WINFIELD, W.Va. -- Questions about the handling of Putnam's government access channel have been raised after a lengthy debate about what Suddenlink Communications is required to provide.
Commissioners heard from a Suddenlink representative and Michael Karr, who has overseen the channel for about a year. The two have been disputing whether the company should be required to provide free Internet access to maintain the channel.
The channel acts as a community bulletin board for area events and meetings and also provides weather updates. Federal law requires cable providers like Suddenlink to provide government access channels to citizens willing to maintain them.
Karr, a self-employed voiceover artist with several years experience in broadcasting, entered an agreement with the county last year to maintain the channel at no charge.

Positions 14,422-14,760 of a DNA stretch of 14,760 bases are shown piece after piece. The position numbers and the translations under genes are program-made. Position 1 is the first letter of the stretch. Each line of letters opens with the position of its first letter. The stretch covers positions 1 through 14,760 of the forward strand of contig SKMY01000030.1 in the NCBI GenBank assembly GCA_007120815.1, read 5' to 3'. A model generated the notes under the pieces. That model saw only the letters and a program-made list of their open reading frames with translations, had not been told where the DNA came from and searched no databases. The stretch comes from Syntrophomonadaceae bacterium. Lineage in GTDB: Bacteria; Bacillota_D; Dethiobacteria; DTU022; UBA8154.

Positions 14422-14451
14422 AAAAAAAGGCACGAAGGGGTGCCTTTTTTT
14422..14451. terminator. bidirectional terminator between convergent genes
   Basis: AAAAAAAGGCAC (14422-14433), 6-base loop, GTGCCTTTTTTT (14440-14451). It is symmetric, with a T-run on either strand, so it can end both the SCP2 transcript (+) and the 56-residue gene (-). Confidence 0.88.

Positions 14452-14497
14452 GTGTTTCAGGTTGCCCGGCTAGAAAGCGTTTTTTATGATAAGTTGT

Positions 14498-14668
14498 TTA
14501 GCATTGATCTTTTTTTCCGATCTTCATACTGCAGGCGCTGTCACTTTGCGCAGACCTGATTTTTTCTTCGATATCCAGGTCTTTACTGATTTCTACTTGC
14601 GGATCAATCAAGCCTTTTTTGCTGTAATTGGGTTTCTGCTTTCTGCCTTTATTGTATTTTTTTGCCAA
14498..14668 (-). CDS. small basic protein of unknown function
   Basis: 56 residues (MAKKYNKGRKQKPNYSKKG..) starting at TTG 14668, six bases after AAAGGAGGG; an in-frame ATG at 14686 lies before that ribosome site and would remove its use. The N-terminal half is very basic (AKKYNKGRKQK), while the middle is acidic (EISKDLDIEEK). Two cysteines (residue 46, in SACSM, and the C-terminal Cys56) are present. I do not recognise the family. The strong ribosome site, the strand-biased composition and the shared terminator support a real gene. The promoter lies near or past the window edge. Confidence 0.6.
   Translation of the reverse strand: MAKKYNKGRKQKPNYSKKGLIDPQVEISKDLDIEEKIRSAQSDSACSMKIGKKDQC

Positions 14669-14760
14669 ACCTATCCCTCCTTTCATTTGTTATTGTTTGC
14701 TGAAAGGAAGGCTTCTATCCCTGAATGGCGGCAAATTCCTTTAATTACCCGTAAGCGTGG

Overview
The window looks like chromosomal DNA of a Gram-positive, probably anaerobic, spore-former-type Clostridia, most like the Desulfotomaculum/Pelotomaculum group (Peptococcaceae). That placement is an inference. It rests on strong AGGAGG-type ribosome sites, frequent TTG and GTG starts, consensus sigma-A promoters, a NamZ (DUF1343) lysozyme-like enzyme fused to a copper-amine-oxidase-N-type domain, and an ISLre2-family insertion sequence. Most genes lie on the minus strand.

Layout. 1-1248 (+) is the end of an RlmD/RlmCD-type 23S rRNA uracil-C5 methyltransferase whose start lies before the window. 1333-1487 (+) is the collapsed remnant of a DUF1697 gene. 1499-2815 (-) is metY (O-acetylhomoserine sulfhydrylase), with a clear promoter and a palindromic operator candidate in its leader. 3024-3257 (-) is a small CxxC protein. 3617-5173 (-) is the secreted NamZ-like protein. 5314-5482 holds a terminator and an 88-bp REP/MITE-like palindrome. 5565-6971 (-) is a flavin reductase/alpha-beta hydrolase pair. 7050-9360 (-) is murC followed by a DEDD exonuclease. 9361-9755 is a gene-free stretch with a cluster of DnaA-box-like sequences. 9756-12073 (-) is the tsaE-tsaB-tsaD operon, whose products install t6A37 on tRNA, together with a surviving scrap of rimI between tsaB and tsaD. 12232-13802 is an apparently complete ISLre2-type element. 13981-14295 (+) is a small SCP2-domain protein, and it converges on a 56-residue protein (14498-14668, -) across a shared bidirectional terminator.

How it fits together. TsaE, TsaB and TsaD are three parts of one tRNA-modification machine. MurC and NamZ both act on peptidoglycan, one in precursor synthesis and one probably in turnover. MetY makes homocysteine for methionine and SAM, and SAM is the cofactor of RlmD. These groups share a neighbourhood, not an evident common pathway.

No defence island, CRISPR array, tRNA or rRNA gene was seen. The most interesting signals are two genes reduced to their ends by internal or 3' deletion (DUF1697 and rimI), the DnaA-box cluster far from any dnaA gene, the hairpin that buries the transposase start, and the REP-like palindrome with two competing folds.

He said Tuesday he believed Suddenlink should have been providing him free Internet access at his home to update the channel remotely.
Michael Keleman with Suddenlink said that's not the case.
"[Karr] is stating we provide free network service to other counties and that's not true," Keleman said.
If the county wants to make Suddenlink pay for the access, they can in December when their contract is renewed, Keleman said. However, the cost would be passed on to customers in the county.
Commissioner Steve Andes said if the contract didn't reflect Suddenlink is required to provide Internet access, the county isn't going to ask them to.
"We'd like to have the channel. I never figured we'd have this much trouble trying to provide information for the citizens of Putnam County," Andes said. "We certainly don't want to pass off any additional costs to citizens."